It is the little things…
The depth and width of the problems here in Haiti are, it seems, unsurmountable; unless you pay attention to the little things; the simplicity of the little things in life that makes the complicated manageable. This is one of the reasons that gives my work here at Clean Water for Haiti meaning and a purpose. This is not to say that a clean water resource isn’t a big thing because it is huge, tre gwo (very big); it is the rainbow at the end of the storm. What it does say is even when complicated, unexpected, or problematic situations or events occur, I find that in paying attention to the small things the big things just don’t seem all that overwhelming; they are manageable.
Just this past week we experienced a refresher course in this thought process firsthand. Things had been going rather well over the past months. We have a full staff, all happy campers. We started construction on our new facility, all on schedule and with minimal kinks in the chain. We are the recipients of a much needed and generous Rotary grant which will ensure continual filter production through the end of the year, all good news for our staff and the communities in which we serve. It seems we were even in the good favor of Mother Nature as we experienced an unusual extra month of continued pleasant weather; all temperatures under 85 are most certainly considered God’s blessings here in Haiti. And then came the week of unrelenting complications, all roadblocks to our sense of peace and well-being.
On Monday of that week, Leslie and Chewie started out for Port au Prince in one of our work trucks, a long and arduous drive in the best of circumstances, and only made it a few miles down the road when a tire went flat. Not usually a big problem, unless the spare is flat. By the time Leslie gets back home, she is really sick with fever and a sick stomach and goes straight to bed. By that afternoon, I was sick with the same symptoms. Never a good thing when the two admin people are sick at the same time. Later that day the other work truck came down sick as well. So we were then two vehicles and two staff down. We can handle this, no problem.
The next morning our van presented symptoms of ill-repair, and by that afternoon it broke our hearts to witness the van being towed off to Port au Prince for a major repair job. To add to the dilemma, our motorcycles were feeling a bit puny themselves; out of all of our vehicles, I believe we were down to a couple of the bikes, and of course there is always a tap tap. Leslie and I missed all of this excitement because we were still sick in bed. In a matter of just over 24 hours, our little piece of paradise became a paradigm for disaster …. A comedy of headaches and a choir of disgruntlements. And the temperature hit over 90 that same day.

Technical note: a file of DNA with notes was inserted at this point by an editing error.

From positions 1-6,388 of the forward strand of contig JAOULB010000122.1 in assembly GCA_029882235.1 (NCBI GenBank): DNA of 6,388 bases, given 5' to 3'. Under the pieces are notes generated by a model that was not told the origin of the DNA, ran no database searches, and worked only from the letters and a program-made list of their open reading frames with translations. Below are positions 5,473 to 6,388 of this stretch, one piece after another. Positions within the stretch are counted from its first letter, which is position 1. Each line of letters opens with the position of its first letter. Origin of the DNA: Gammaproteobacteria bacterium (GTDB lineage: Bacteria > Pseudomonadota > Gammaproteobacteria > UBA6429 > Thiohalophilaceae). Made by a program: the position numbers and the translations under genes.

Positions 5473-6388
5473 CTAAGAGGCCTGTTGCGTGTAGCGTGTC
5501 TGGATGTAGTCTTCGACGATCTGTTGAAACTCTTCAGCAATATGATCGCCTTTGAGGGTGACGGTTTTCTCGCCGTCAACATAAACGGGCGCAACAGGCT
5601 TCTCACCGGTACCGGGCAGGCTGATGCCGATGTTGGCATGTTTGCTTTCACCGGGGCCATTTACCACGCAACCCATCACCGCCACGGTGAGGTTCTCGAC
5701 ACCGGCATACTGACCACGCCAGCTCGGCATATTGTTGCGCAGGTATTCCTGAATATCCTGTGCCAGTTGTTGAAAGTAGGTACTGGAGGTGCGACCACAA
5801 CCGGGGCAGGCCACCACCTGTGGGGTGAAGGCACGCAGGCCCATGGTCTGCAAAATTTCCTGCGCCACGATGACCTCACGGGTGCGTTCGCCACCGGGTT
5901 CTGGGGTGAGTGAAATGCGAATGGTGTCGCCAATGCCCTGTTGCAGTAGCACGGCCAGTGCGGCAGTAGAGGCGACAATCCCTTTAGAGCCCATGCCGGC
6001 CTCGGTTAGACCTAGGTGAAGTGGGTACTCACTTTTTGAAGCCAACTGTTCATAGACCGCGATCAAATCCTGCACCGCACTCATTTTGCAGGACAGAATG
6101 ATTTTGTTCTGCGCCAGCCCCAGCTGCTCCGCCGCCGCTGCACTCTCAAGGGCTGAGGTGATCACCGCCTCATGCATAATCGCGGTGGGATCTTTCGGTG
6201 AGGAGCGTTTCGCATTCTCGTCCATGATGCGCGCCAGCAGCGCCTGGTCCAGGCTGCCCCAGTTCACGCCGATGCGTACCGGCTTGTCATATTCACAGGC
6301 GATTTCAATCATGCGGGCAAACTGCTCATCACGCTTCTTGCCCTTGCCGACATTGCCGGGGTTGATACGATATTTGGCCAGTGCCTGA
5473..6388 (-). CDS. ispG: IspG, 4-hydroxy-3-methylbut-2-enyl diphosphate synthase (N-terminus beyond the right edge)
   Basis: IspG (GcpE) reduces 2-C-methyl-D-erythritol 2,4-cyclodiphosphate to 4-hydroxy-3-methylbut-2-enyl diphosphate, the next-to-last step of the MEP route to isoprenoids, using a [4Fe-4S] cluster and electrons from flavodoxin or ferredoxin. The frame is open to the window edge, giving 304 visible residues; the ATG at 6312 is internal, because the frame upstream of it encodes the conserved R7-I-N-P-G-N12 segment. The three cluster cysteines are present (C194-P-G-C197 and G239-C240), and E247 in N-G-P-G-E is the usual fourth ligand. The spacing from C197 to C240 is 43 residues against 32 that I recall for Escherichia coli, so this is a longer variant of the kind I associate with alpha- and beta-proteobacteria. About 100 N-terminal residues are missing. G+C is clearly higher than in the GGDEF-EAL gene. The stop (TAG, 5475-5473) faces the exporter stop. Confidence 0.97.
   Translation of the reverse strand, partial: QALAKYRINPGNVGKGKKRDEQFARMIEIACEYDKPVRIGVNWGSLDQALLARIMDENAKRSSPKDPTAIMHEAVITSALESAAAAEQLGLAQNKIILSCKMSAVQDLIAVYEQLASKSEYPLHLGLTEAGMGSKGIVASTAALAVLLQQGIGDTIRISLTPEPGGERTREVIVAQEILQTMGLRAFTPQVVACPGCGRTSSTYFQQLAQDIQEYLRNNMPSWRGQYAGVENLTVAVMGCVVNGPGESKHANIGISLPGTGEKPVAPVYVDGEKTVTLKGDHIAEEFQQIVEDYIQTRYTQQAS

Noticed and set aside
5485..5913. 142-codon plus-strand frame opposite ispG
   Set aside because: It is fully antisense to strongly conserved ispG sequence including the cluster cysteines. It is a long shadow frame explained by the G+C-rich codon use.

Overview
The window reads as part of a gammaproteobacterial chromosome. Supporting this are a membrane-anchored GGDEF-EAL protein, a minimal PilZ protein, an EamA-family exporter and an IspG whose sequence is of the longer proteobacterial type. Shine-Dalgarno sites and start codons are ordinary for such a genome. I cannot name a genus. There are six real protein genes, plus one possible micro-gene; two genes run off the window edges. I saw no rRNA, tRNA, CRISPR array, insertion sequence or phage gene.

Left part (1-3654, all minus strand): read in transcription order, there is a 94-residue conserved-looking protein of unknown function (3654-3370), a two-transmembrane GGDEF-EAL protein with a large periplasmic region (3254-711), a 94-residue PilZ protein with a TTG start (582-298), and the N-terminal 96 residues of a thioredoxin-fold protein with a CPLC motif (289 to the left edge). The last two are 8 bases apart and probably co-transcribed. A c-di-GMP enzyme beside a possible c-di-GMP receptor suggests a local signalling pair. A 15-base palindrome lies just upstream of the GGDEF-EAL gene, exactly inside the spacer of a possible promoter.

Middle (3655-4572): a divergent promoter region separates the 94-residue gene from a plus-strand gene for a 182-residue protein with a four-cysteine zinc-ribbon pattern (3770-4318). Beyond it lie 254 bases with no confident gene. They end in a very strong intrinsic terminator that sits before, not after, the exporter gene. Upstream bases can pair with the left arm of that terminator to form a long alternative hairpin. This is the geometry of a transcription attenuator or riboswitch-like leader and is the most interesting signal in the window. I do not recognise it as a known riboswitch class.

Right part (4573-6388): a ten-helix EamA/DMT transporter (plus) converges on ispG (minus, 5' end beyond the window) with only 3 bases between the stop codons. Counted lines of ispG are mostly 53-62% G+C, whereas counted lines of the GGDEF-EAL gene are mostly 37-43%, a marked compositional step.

In the midst of all the mess, it was the little things that kept us going; it was the little things that rose through the ruckus and shined their happy faces, as if God was sending a beacon of light to say, “Hey, I got this.”
One of the first things I noticed was the staff and their concern for my well-being. I would get up in the morning and attempt to make it to our morning prayer time, but that didn’t last long. They knew I felt bad and their smiles on the third morning, when I did make it through, reflected their concerns. Kind words are free and compassion is long reaching …. Simple small things.
Our in-house mechanic jumped right in. He worked long and hard hours, as if the whole functionality of our organization depended entirely on him. The whole time he smiled as he shook his head. Stepping up to the plate to get a job done is simple enough, commitment is a step further, and smiling about it all the while. Smiles are easy, especially right slam in the middle of aggravation …. Simple small things.
The morning we had no vehicles, the overall aura of the group could have easily been one of stress and worry. However, that was not the case here at Clean Water as ripples of laughter and comraderies drifted over from the work yard. It is easy to let happiness slip away from us when things go awry. Laughter brightens dark days and doesn’t take a whole lot of work …. Simple small things.
One afternoon I overheard Alex and Olivia attempting to play jump rope out in the yard. Now, that is something that absolutely takes three people, but Alex was giving it a good go, while Olivia tried and tried again to get one good jump in. I managed to go outside and help just for a bit, before I got weak again. Helping others, even if it is just turning a rope, or offering a glass of water, or perhaps even a squeeze of a hand will put a song in a heart …. Simple small things.
One of the nights Leslie and I had a Bible Study/Birthday celebration for one of the ladies in our group. The fellowship of friends and the sharing of a meal, also easy to do, will cheer a soul…. Simple small things.
Lastly, as I sat out on my deck towards the end of this disastrous week, I watched in awe at the beauty around me. A cool breeze, waves lapping at the shore, the smells of spring flowers attracting bumble bees and humming birds, and a brilliantly colorful Haitian sunset – all free, all gifts of God, that made me catch my breath and silently utter praises of gratitude …. Simple small things.
There is a Haitian proverb that speaks to appreciating the little things, “Anpil ti patat fe chay” (Many little sweet potatoes make a load); many small things amount to much. In Luke 16:10 Jesus tells us that if we are faithful even in the little things, then we will be faithful in the bigger things. Yes, we had a rough week, and yes, it was costly, both in time, efforts, and finances. The point is that the big things didn’t win but they did help us to appreciate the simple small things.